- Design and Scope – A program must include all areas of operation and all facility staff members.
- Governance and Leadership – Facility leadership must ensure QAPI extends to all stakeholders (patients, families, and staff) and maintain open communication for improvement in all areas.
- Feedback, Data Systems and Monitoring – Facilities must collect data to ensure performance standards are being met and stakeholder feedback is being used effectively.
- Performance Improvement Projects – Operators must work with staff to address particular problems and take steps to improve them.
- Systematic Analysis and Systemic Action – SNFs must set ways to identify and analyze how issues have been caused and put in place systems of continual learning and continuous improvement.
Adopting a QAPI program and focusing on clinical care and patient outcomes will lead to improved health for patients and fiscal health for operators. Maximizing the implementation of a QAPI program will permit facilities to excel on state and federal surveys, earn higher ratings, and enhance their reputations and referrals. Embracing the QAPI model offers SNF operators the infrastructure they need to adapt to the changing healthcare landscape.
It’s no secret that SNFs have one of the highest staff turnover rates across all industries, creating a significant administrative burden on operators who must consistently hire, train, rehire, re-train, etc. leaving patients with inconsistent caregivers and care. Operators should work to hire higher-credentialed clinical staff – those with greater experience in clinical care. More qualified staff can decrease employee turnover rates, and lower the risk for mistakes, bad surveys, litigation, etc. and should lead to improved patient care and quality of life.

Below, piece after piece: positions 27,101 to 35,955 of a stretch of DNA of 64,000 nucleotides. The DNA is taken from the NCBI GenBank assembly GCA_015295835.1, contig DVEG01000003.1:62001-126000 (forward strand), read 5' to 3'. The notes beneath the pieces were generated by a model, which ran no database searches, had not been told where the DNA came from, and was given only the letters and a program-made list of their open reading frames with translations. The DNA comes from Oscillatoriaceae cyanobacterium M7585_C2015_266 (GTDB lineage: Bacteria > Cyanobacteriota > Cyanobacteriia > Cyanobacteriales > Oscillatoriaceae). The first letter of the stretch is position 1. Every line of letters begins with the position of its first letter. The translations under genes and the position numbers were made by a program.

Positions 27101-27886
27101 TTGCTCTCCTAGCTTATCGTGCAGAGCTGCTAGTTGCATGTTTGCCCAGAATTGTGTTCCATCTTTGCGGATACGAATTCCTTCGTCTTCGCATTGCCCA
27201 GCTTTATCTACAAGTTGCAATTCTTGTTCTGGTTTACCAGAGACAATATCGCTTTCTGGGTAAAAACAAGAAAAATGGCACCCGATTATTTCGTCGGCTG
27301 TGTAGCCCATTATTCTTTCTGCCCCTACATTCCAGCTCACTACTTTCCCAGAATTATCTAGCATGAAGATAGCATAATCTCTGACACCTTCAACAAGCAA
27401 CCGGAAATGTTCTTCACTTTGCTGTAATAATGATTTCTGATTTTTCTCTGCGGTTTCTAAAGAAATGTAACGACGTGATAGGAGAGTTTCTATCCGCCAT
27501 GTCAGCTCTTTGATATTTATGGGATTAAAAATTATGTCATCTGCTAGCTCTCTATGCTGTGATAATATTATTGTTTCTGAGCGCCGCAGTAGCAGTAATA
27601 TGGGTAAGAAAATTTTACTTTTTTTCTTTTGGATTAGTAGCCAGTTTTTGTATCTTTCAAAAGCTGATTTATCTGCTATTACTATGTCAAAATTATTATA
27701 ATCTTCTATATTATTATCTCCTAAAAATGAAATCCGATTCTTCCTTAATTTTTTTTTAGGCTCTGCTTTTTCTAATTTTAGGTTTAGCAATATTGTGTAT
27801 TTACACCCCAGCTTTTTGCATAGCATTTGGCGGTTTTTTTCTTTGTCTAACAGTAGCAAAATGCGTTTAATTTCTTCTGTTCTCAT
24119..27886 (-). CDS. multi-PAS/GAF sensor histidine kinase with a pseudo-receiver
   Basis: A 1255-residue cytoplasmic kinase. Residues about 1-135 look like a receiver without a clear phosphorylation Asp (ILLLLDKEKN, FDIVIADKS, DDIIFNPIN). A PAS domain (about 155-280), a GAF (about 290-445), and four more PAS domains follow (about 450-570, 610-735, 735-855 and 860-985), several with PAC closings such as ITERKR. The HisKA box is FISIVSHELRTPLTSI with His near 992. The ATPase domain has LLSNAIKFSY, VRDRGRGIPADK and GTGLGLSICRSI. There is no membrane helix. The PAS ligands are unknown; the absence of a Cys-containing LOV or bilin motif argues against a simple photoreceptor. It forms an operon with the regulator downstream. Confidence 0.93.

Despite political and policy uncertainties for the healthcare sector, SNF operators must be open to change and adopt new modalities that lead to patient health improvement.
QAPI is an effective model for operational success. Operators should view QAPI as a tool for improvement. Following QAPI guidelines should lead to more positive patient outcomes and continued, and perhaps increased, Medicare and Medicaid reimbursement to come. Now is the time for operators to embrace QAPI.
The Centers for Medicare & Medicaid Services recognizes your “business” of taking care of the frail elderly and has stated that “QAPI amounts to much more than a provision in federal statute; it represents an ongoing, organized method of doing business to achieve optimum results…..”
There is an abundance of information and a number of resources available on CMS’s website to explain and assist in the implementation of a QAPI program, for example, QAPI at a Glance and QAPI Written Plan How–To Guide.
Heck, sometimes the government gets it right.
Jeff Parrish of Waller in Nashville is a senior legal advisor to healthcare companies and lenders that value his counsel on day-to-day legal matters, government relations, regulatory compliance, litigation, mediation and arbitration matters. Prior to joining Waller, Jeff served for nearly 15 years as Secretary and General Counsel for a $250 million post-acute healthcare services provider.